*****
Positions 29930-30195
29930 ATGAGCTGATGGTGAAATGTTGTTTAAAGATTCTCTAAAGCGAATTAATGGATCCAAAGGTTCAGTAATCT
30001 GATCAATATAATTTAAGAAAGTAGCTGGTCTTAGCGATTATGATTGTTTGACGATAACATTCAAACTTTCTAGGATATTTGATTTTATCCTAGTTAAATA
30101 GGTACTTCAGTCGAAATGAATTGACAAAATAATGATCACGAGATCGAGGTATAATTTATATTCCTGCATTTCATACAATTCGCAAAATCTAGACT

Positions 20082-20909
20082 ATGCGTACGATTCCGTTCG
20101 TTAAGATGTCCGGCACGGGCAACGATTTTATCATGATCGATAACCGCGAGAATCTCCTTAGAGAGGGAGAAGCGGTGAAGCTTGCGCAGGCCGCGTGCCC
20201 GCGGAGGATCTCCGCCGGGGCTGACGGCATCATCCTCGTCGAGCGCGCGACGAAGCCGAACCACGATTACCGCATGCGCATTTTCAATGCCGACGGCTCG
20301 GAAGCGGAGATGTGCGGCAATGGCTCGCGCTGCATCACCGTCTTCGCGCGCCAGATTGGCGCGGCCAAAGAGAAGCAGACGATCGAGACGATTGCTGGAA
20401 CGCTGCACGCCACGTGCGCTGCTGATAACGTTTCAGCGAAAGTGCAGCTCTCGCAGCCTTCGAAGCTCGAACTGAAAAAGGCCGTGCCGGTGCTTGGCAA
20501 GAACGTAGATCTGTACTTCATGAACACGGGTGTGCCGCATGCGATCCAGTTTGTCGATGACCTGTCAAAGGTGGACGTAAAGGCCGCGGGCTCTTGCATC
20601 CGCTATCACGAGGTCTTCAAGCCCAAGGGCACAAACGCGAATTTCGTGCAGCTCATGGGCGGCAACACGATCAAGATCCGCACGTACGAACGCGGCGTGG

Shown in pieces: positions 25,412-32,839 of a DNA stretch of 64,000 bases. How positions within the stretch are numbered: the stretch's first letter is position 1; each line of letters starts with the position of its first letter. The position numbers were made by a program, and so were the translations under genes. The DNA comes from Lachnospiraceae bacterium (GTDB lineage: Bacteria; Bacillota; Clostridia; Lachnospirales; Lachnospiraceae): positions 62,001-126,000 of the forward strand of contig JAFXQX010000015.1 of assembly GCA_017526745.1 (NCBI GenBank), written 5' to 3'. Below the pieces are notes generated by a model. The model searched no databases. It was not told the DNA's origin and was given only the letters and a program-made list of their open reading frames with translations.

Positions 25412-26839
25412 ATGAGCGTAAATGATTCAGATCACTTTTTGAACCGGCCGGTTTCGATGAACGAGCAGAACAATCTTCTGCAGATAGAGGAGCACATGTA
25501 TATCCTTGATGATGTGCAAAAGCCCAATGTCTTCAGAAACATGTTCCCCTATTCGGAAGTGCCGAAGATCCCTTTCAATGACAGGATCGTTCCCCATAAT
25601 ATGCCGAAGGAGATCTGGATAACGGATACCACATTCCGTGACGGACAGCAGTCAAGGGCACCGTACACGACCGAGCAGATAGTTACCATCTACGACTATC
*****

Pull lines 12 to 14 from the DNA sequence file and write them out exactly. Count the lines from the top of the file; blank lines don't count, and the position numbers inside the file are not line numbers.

20601 CGCTATCACGAGGTCTTCAAGCCCAAGGGCACAAACGCGAATTTCGTGCAGCTCATGGGCGGCAACACGATCAAGATCCGCACGTACGAACGCGGCGTGG

Shown in pieces: positions 25,412-32,839 of a DNA stretch of 64,000 bases. How positions within the stretch are numbered: the stretch's first letter is position 1; each line of letters starts with the position of its first letter. The position numbers were made by a program, and so were the translations under genes. The DNA comes from Lachnospiraceae bacterium (GTDB lineage: Bacteria; Bacillota; Clostridia; Lachnospirales; Lachnospiraceae): positions 62,001-126,000 of the forward strand of contig JAFXQX010000015.1 of assembly GCA_017526745.1 (NCBI GenBank), written 5' to 3'. Below the pieces are notes generated by a model. The model searched no databases. It was not told the DNA's origin and was given only the letters and a program-made list of their open reading frames with translations.

Positions 25412-26839